Focus: Elliott Carter

Classic Arts Features   Focus: Elliott Carter
Critic Paul Griffiths talks to the nonagenarian composer, whose music is performed several times by the New York Philharmonic this season starting September 29.

The season's Philharmonic focus on the American composer Elliott Carter is a celebration of an immense composing life. Mr. Carter, who turns 97 in December, remains active, creating music of restless energy, intelligence, and wit. The Philharmonic will perform four of his works, three conducted by Lorin Maazel and one, Allegro scorrevole, by Christoph von Dohnányi. The composer spoke in a recent interview about each piece in turn.

"Holiday Overture, which is 61 years old, was written to mark the liberation of Paris. It shows the beginning of many of the concerns I developed in later years having to do with making music that works simultaneously in different speeds. Most of this derived from jazz, from what I heard at a place on 52nd Street, where Fats Waller and others used to play.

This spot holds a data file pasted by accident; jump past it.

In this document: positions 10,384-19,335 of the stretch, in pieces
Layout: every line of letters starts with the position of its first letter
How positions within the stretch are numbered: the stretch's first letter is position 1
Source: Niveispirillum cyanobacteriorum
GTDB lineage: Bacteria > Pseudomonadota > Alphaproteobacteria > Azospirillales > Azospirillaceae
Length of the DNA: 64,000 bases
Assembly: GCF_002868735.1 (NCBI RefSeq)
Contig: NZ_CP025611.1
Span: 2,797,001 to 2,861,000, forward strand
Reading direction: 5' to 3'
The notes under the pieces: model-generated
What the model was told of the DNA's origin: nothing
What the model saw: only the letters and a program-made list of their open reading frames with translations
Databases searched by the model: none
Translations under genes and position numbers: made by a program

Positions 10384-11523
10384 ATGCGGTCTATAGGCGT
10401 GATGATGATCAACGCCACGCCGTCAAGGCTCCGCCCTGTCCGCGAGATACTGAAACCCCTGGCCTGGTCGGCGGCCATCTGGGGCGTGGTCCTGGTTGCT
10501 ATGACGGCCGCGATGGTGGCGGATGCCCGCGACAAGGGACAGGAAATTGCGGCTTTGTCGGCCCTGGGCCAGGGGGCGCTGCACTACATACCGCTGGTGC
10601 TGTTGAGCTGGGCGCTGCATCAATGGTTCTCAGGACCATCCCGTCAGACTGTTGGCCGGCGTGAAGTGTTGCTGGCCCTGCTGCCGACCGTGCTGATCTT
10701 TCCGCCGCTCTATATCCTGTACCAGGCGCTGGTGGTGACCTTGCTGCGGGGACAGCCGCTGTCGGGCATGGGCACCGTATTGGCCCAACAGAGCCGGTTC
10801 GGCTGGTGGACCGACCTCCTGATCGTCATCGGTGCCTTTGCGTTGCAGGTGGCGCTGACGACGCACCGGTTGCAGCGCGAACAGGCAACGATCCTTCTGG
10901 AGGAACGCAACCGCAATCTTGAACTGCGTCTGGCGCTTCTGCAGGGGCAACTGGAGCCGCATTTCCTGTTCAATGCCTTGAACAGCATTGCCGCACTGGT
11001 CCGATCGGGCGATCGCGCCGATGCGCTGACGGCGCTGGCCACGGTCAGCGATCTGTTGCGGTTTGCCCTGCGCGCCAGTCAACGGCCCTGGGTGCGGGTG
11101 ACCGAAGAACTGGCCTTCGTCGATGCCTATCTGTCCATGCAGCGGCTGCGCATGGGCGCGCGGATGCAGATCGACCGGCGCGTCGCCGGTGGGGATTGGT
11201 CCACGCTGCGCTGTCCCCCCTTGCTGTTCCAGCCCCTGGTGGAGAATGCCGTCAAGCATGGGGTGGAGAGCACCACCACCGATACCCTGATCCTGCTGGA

"Variations for Orchestra has to do more with sonority than rhythmic streams, and with making one big flying thing out of a sequence of variations. The piece was a favorite of Georg Solti, who took it to Japan, where a critic said it would never have been played if I hadn't been a relation of President Carter‹which I am not!

"Allegro Scorrevole is based on the bubble as a symbol of life's fragility. I was thinking both of Chardin's painting of a boy blowing bubbles, and a 17th-century poem by Richard Crashaw, where he imagines a bubble floating over the earth, seeing life's joys and sorrows, and finally disappearing in the sky. The piece suggests the flow of things. It was a very interesting problem to have, to maintain the impression of speed without having all the music go fast‹having different kinds of character as it goes along.

"Dialogues is a work for large chamber orchestra with solo piano. My idea was that the piano would dialogue with various members of the orchestra, particularly with the English horn, and that there would be contrast between the broken-up interventions of the orchestra and the long line of the piano."

Paul Griffiths's most recent works are The Penguin Companion to Classical Music and The Substance of Things Heard: Writings About Music.

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